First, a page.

« The Long Last Call / John Skipp | Main | Dark Harvest / Norman Partridge »

The Midnight Tour / Richard Laymon

th51Dkh5Dto3L_AA240_.jpgLeisure / July 2007
Reviewed by: Jeff Burk

Despite being hailed as a master of horror fiction by the likes of Stephen King, Dean Koontz, and Brian Keene, the late Richard Laymon has yet to receive the wider acclaim in America that he enjoyed in the UK and elsewhere in the world. Fortunately, Leisure Books has been re-releasing his works for a broader American audience over the past several years. Leisure’s latest Laymon release, The Midnight Tour, is notable as being the final book in the author’s Beast House saga.

While not essential to have read either The Cellar or The Beast House, the two earlier books in the trilogy, readers would be strongly advised to do so. The Midnight Tour’s plot relies heavily on the events of the previous two books and contains many spoilers. In order to enjoy the full artistic vision that Laymon had for this trio of terrors, a reader’s best bet is to read the three books in order.

In the series finale, we once again return to the Beast House, now turned into a haunted house tourist attraction. This time out, the sex-crazed monsters tied to the Beast House mythology have become common public knowledge, with books and movies detailing the strange abode’s violent history. People now come from all parts of the country to visit the infamous house that was home to myriad unspeakable horrors too obscene for the average visitor. In The Midnight Tour, we follow a group of visitors and workers at the tourist attraction who opt for the exclusive “Midnight Tour”, conducted every Saturday at the stroke of midnight. For those unlucky enough to be able to afford the pricey admission ticket, the true horrors of the house are revealed and Laymon’s visceral blend of sex and bloody violence ensues.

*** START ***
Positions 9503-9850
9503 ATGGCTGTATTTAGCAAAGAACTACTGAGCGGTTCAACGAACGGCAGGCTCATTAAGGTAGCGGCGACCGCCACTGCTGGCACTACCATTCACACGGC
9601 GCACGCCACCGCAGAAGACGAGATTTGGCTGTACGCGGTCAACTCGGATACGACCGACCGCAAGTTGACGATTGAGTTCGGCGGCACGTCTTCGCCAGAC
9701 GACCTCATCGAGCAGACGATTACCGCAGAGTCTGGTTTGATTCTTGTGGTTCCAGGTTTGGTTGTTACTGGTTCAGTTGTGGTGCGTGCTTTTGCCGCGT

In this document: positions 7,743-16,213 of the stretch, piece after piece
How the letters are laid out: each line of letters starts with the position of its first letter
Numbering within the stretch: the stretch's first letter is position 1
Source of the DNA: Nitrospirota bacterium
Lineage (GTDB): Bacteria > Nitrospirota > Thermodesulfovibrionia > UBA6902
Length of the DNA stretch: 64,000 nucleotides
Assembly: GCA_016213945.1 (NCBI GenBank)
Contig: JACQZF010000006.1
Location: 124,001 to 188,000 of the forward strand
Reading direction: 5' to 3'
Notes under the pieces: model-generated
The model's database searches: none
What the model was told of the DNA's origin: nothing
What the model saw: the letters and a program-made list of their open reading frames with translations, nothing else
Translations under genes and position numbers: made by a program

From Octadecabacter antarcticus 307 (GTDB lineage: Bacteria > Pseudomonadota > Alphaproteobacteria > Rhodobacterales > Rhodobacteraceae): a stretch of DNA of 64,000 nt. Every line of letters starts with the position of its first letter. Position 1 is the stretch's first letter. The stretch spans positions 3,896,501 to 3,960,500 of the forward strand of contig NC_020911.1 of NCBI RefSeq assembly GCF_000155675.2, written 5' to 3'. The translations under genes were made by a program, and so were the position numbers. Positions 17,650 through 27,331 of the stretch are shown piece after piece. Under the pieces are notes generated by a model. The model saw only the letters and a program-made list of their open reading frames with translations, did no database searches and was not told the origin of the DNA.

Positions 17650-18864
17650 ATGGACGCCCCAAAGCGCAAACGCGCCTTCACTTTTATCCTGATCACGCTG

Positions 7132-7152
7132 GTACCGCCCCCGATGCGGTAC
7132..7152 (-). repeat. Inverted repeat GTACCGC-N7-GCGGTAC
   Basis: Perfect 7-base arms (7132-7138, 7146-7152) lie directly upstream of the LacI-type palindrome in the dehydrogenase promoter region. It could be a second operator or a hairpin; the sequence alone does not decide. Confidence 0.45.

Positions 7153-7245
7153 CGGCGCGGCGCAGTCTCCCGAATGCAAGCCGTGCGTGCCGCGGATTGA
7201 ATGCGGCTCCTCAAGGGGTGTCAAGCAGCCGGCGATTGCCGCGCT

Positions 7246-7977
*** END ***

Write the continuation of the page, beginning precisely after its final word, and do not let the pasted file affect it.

Laymon layers the main narrative with a subplot involving the character of Sandy Blume, one of the rare survivors from earlier in the series. This character provides the main thread of continuity between The Midnight Tour and the previous books. When we first met Sandy in The Cellar, she was just a scared little girl on the run from an abusive father. Now she has gone into hiding with a half-human, half-beast offspring and will do anything to protect herself and her child.

The Midnight Tour is amongst Laymon’s longest, clocking in at nearly six-hundred pages. The various plotlines interweave throughout the book and help sustain a break-neck pace for the duration. When finished, though, one will realize that the book contains numerous extraneous scenes serving as little more than filler and subplots that never come to fruition. At times, some of these subplots become lost in the main storyline and are never fully realized, leaving the reader with nagging unanswered questions. One comes away from the book with the impression that Laymon had too many ambitious ideas for the conclusion of the Beast House series and may have overreached somewhat in his ambition.

The Midnight Tour, which was written toward the end of Laymon’s life, is long, violent, and thoroughly gripping. With each of Leisure’s releases in the United States, more and more readers will hopefully discover the gory goods of this master dark scribe. The Midnight Tour is another novel that his fans should devour as one would the desert in a satisfying three-course meal - just make sure not to skip the appetizer or entrée.

Purchase Richard Laymon's The Midnight Tour

Posted on Wednesday, October 3, 2007 at 09:43AM by Registered CommenterDark Scribe Magazine | Comments Off

PrintView Printer Friendly Version

EmailEmail Article to Friend